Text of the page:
Climate Change and Human Health
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Climate change poses many threats to the health and well-being of all Americans. Climate change affects the food we eat, the air we breathe, the water we drink, and the places that provide us with shelter. Climate change can also impact people’s health and well-being by altering the frequency or intensity of extreme weather events and spread of certain pests and diseases.
How Climate Change Affects Human Health
Climate change affects people’s health in two main ways:
- By changing the seriousness or frequency of health problems that people already face.
- By creating new or unanticipated health problems in people or places where they have not been before.
The health effects of climate change include respiratory and heart diseases, pest-related diseases like Lyme disease and West Nile Virus, water- and food-related illnesses, and injuries and deaths. Climate change has also been linked to increases in violent crime and overall poor mental health.
People can face multiple climate change effects at the same time, at different stages of their life, or over the course of their lifetime. A person’s vulnerability to climate change impacts depends on three key factors:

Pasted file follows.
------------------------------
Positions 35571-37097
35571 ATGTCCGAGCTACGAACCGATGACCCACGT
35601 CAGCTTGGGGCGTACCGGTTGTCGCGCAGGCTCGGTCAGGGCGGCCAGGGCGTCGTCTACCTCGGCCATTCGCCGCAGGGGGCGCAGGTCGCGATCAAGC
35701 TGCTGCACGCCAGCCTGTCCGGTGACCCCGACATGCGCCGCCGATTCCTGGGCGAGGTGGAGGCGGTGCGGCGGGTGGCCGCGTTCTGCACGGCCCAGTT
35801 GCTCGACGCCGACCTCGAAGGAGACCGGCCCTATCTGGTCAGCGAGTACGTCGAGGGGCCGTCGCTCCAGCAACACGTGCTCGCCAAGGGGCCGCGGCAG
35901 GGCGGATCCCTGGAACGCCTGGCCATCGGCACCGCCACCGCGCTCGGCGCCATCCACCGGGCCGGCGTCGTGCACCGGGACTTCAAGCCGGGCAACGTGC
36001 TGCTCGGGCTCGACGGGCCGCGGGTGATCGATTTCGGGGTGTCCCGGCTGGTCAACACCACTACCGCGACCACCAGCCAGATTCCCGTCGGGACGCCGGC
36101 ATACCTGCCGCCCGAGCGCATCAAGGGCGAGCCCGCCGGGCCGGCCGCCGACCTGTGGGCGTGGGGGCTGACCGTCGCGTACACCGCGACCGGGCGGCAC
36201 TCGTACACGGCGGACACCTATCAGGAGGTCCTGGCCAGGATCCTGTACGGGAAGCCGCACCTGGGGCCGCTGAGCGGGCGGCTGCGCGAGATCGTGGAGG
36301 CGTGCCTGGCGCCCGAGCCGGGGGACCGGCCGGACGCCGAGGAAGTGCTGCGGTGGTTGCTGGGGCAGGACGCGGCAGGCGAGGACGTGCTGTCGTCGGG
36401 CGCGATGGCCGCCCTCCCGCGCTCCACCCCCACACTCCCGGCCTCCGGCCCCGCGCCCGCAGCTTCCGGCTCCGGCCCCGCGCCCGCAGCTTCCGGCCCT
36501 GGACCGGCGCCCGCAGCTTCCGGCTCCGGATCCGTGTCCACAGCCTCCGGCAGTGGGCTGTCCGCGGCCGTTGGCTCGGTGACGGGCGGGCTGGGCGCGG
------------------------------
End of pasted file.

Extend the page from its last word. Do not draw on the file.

- Exposure. People will encounter climate hazards differently. Exposure will depend on where and how long people spend time and what they do. For example, people who spend a lot of time outdoors may be more exposed to extreme heat.
- Sensitivity. Some people are more sensitive than others to climate hazards due to factors like age and health condition. For example, children and adults with asthma are particularly sensitive to air pollutants and wildfire smoke.
- Adaptive capacity. People can adjust to, take advantage of, or respond to climate change hazards. A person’s ability to adapt may depend upon their income, age, living situation, access to health care, and many other factors.
Learn more about the connections between climate change and health.
Certain groups are at more risk than others due to both climate and non-climate factors.
There are many things we can do to protect people’s health from the impacts of climate change.
EPA is supporting communities by helping them deliver critical resources even as the climate changes.
- Understanding the Connections Between Climate Change and Human Health
- Climate Change Indicators: Health and Society
- National Climate Assessment
- National Climate Assessment, Chapter 14: Human Health
- The Impacts of Climate Change on Human Health in the United States
- Centers for Disease Control and Prevention: Climate Effects on Health